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Human Rights Under State Law

While many victims of human rights violations overseas have chosen to bring claims in federal courts in the U.S. under the Torture Victim Protection Act (TVPA) or the Alien Tort Statute (ATS), state courts also provide an important forum for such claims. Plaintiffs have brought human rights claims in state courts for many years, and many cases brought under the ATS and TVPA in federal court have also included state law claims.  

While ATS claims use international law for substantive causes of action, human rights claims brought in state court can either be governed by state law or foreign law. Historically, states primarily made this choice based on where the actual tort took place. Today, states vary in their practices, with many states basing their choice of law determination on the jurisdiction that has the “most significant relationship” to the parties and issues involved in the case.  This “most significant relationship” test is flexible, creating more opportunities for state courts to apply their own state’s law to the dispute.

Another important distinction between claims brought under the ATS or TVPA and claims brought under state law has been referred to as the “garden variety tort” problem: rather than using the language of international human rights, plaintiffs are forced to use the language of common torts. Claims for slavery become false imprisonment; claims for torture become assault and battery. While this difference appears merely semantic, it can be a significant drawback for human rights advocates promoting the participation of the U.S. in the international human rights regime.

There are a number of advantages to seeking relief under state law. First, the burden of proof under domestic law is often lower than under international law, making it easier for victims to prove their claims. Second, state law offers a broader range of claims to victims.  In 2004 in Sosa v. Alvarez-Machain, the Supreme Court set forth a limited framework for claims that would qualify under the ATS, stating that they must be “specific, universal, and obligatory.”  The Court found that a single, arbitrary detention of one day was not sufficient to constitute a “violation of the law of nations” under the ATS. Under state law, however, the plaintiff in Sosa may have had an actionable claim for, among other things, false imprisonment. As another example, the Seventh Circuit held that the child labor at issue in Flomo v. Firestone did not meet the Sosa standard, and so did not constitute a claim under the ATS. This same claim, however, would have been actionable in state court under state law.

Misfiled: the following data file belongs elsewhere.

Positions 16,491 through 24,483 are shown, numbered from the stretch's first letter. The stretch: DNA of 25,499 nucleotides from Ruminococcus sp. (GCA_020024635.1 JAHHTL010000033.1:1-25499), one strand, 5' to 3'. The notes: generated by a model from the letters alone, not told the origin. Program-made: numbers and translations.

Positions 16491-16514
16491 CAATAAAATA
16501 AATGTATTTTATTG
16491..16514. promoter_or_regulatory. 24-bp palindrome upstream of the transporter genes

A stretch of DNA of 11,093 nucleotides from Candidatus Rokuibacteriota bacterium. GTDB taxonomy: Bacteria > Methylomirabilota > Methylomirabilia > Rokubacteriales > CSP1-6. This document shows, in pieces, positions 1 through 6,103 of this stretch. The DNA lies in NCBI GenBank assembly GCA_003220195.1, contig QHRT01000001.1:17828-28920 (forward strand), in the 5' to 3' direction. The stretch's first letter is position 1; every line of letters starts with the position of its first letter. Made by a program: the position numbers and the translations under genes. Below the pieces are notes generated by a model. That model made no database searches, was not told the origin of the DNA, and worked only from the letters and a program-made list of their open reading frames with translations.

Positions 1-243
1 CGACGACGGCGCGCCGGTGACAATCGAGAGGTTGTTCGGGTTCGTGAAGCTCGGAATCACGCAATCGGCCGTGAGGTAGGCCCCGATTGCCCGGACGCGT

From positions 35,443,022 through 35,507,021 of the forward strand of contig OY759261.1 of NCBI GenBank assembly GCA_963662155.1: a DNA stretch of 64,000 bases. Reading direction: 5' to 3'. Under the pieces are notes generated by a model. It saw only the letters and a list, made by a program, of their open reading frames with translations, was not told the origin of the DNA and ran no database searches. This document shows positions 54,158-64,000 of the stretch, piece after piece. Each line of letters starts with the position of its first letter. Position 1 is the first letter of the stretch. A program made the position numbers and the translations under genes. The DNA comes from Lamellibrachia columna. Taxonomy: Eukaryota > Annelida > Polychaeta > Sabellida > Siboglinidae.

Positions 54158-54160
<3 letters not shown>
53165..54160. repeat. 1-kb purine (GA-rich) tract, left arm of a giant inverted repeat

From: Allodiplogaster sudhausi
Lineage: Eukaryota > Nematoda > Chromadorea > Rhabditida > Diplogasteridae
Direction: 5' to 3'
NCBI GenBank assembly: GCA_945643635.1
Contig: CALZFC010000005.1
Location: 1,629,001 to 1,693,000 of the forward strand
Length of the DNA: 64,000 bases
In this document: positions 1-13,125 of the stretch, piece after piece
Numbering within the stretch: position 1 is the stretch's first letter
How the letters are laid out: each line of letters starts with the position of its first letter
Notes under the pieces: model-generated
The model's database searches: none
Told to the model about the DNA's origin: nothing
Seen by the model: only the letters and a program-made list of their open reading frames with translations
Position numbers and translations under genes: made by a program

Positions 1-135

Another advantage to pursuing relief under state law is that corporate liability and aiding and abetting liability are undisputed. Defendants have argued that there should be no liability for corporations and no aiding and abetting liability under the ATS. While the U.S. Supreme Court has not directly addressed either issue, both forms of liability exist under state law. This will save state court litigants from years of expensive litigation over these issues.

There may also be disadvantages to litigating human rights claims under state law. First, each state has its own tort laws and procedural rules, so some states may offer a more or less attractive legal framework to plaintiffs. Second, state laws often provide for short statutes of limitations compared to the 10-year statute of limitations under the ATS and TVPA. This is particularly problematic for human rights claimants, who often reside in rural conflict zones, have limited access to media, and are suffering from the effects of trauma. Finally, as mentioned above, when a human rights claim is brought as a “garden variety tort” under state law, its ability to contribute to the development of a human rights legal regime in the United States is limited.

As corporations cannot be sued under the TVPA following the Supreme Court’s 2012 decision in Mohamad v. Palestinian Authority, and the issue of corporate liability under the ATS has yet to be fully addressed, state law claims may be one of the best ways for victims of corporate human rights abuses to attain justice.